Sharing our privileges
Worldwork, is process work applied to a wider community. Every 2-3 years a World work conference takes place in a different country in the world where a team of Process Workers organise the conference and invite people from many different countries. Worldwork 2017 welcomed some 540 people from over 40 countries, and met this year in Porto Heli Greece. This is a very beautiful land of blues seas and skies and generous people in midst of social change and financial crisis. This multicultural and multilingual gathering of people reflects and celebrates our global village. Its purpose is to work on the tensions and conflicts we face and find new ways of communicating across cultural differences towards more humanity. It enables us to create networks of support with greater understanding across our nations and peoples.
Various issues and social groups were awarded our focus and facilitation by experienced facilitators and held by the containing group with the feelings, pains, injustices and resiliences of many people who spoke up about their personal and collective experiences. (This is the practice of Deep Democracy)
One of the deepest aspects that I learned and bring home with me from worldwork is how we share our privileges with others. So I would like to write about what I learned from the group process on LGBTQI group as we gathered in the middle of the larger group to find out more of our purpose and our collective identity.
First of all we saw one another, who identifies as LGBTQI. This is significant, as in general we do not always see who is LGBT unless we go through a coming out thing – which I do less and less these days. In my latter years it no longer seems to matter whether people recognise my sexual orientation or gender expression, which I feel is quite sad, but there are many things in life I love and I love being gay!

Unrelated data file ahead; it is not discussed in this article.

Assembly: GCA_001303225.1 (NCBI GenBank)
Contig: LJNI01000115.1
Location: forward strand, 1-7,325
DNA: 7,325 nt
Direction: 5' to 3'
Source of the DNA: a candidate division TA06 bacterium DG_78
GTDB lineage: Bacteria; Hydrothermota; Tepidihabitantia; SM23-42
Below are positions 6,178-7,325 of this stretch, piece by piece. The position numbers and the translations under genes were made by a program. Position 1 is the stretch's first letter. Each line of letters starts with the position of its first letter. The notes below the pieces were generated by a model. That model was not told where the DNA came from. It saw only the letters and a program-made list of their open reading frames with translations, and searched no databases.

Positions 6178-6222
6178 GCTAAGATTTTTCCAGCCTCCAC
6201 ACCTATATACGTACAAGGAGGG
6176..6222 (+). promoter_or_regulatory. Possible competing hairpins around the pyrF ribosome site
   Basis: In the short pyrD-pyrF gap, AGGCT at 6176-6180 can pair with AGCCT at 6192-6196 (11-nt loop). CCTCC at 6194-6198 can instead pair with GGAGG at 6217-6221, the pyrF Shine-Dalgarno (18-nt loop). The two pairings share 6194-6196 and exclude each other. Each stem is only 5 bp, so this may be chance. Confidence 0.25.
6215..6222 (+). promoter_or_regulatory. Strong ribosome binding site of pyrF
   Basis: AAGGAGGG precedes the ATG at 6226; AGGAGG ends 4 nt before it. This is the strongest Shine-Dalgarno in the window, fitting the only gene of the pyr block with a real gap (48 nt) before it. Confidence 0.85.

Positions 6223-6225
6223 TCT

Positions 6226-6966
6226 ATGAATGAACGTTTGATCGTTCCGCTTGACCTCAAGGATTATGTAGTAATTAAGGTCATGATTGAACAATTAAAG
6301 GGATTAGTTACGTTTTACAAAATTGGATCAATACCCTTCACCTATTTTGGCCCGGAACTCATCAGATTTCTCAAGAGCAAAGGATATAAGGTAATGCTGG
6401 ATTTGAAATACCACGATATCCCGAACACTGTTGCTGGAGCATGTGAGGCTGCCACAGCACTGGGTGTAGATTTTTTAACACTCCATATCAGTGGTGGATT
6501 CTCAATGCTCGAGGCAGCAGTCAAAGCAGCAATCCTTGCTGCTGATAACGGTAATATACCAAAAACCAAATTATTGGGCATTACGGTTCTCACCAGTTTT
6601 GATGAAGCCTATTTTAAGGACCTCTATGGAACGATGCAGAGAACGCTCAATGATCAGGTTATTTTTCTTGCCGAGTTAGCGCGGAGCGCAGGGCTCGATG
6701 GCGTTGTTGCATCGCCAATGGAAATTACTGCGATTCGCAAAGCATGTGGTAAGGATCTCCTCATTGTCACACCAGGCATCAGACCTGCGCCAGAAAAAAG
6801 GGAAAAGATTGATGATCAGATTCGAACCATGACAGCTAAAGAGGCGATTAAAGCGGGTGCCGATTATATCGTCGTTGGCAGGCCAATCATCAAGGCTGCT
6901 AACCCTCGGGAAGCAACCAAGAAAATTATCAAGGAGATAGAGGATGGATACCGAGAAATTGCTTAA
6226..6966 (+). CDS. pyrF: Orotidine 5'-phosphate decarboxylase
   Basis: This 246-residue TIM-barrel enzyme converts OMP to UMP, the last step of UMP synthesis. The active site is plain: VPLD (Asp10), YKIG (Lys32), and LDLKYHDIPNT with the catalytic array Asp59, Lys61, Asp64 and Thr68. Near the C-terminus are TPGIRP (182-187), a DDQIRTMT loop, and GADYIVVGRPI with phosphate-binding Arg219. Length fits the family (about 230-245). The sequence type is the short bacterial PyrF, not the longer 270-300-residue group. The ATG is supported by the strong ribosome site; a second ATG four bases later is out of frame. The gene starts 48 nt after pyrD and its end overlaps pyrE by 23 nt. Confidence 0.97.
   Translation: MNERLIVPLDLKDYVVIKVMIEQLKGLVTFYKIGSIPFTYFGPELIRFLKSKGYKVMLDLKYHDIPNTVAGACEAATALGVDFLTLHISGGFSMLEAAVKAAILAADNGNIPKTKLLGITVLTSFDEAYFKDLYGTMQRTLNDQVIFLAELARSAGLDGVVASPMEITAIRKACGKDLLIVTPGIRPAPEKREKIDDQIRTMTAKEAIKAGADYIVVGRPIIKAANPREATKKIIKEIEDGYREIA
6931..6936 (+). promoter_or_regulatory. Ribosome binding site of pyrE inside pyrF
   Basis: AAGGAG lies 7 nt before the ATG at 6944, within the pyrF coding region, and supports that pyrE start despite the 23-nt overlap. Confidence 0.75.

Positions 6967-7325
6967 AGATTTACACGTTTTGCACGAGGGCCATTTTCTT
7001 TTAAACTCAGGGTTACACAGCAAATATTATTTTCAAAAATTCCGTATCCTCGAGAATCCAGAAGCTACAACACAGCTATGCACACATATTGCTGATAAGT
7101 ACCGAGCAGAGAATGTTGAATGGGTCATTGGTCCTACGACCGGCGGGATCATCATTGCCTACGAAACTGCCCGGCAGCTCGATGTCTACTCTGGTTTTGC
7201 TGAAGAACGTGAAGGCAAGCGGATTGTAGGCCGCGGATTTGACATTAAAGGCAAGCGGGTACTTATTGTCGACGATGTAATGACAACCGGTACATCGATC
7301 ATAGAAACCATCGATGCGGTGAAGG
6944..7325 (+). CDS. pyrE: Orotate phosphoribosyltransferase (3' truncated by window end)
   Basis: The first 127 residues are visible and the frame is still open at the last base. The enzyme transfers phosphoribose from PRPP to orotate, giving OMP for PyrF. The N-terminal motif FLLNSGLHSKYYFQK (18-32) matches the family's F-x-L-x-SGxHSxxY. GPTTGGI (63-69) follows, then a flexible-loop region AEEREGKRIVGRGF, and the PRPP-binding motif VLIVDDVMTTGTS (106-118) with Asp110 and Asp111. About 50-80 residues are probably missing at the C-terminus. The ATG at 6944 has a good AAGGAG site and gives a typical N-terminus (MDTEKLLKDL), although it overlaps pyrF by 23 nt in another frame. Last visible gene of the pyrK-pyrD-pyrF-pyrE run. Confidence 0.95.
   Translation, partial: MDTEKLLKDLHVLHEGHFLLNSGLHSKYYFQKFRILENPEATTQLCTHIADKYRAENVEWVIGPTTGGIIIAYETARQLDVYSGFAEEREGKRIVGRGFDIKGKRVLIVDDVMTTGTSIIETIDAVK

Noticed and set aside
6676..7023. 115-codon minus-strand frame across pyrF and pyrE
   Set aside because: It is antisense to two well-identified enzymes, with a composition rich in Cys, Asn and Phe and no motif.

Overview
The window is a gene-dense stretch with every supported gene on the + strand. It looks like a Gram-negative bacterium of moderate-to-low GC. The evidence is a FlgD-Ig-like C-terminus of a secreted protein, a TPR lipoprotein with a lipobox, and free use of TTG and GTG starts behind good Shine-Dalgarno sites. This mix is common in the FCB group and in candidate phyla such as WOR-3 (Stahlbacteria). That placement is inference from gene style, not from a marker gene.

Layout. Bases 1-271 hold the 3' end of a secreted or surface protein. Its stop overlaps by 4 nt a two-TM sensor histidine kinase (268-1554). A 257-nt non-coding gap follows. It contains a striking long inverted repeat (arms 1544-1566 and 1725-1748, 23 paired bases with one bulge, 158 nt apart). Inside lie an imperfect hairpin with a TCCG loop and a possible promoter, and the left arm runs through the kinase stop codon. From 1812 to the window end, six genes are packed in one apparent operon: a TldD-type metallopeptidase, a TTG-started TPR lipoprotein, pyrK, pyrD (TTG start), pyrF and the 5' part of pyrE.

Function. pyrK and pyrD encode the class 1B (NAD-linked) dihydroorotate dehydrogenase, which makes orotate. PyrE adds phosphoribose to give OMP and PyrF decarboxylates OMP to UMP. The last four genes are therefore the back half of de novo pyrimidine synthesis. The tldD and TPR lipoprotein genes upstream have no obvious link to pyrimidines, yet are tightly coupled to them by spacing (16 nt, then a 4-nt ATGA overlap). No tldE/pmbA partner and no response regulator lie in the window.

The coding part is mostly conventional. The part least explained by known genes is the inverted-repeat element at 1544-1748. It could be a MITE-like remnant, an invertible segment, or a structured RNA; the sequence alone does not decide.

I grew up and live in the UK where same sex marriage is now legal and same sex relationships are visible in our streets (while out shopping today I saw 2 lesbian couples holding hands). Gender queer is a movement where I was able to explore my gender expression – I see myself as a woman and also at times non-binary beyond the restrictions of ‘woman’ to embrace a third gender in my behaviour and presentation or roles in the world – I love this freedom in being myself.
The terms I am using, like LGBTQI, at times seem cumbersome as we describe our sexual orientation and gender diversity; lesbian, gay, bisexual, transgender or transsexual, queer and intersex. But we need to be patient, for we had to invent our own language to describe our experiences and sense of self in this world. Much work has gone into these expressions to recognise who we are.
And I feel the need to add another letter ‘I’ to this LGBTQI title – the one of intersectionality. For we are a extremely diverse group of people; this includes our multicultural heritage, multilingual abilities, people with disabilities and other abilities, age group or different generations, in a family set up or single, issues of isolation, from different faiths – this discussion is big in todays world of religious tensions, notions of appearance and gender expression can determine how much we fit in our various contexts, access to education and work, economical backgrounds and health issues and access to health and more. There we met at worldwork, of many nationalities, some from countries which deny our very existence as lgbt people or where holding hands is a social risk! So where do we begin to share our experiences, recognise our privileges and listen to our different and often difficult experiences as lgbt folks in the world? What actually took place at Worldwork I wish to remain confidential and valued by that moment in time. Here I express my own thoughts since the meeting.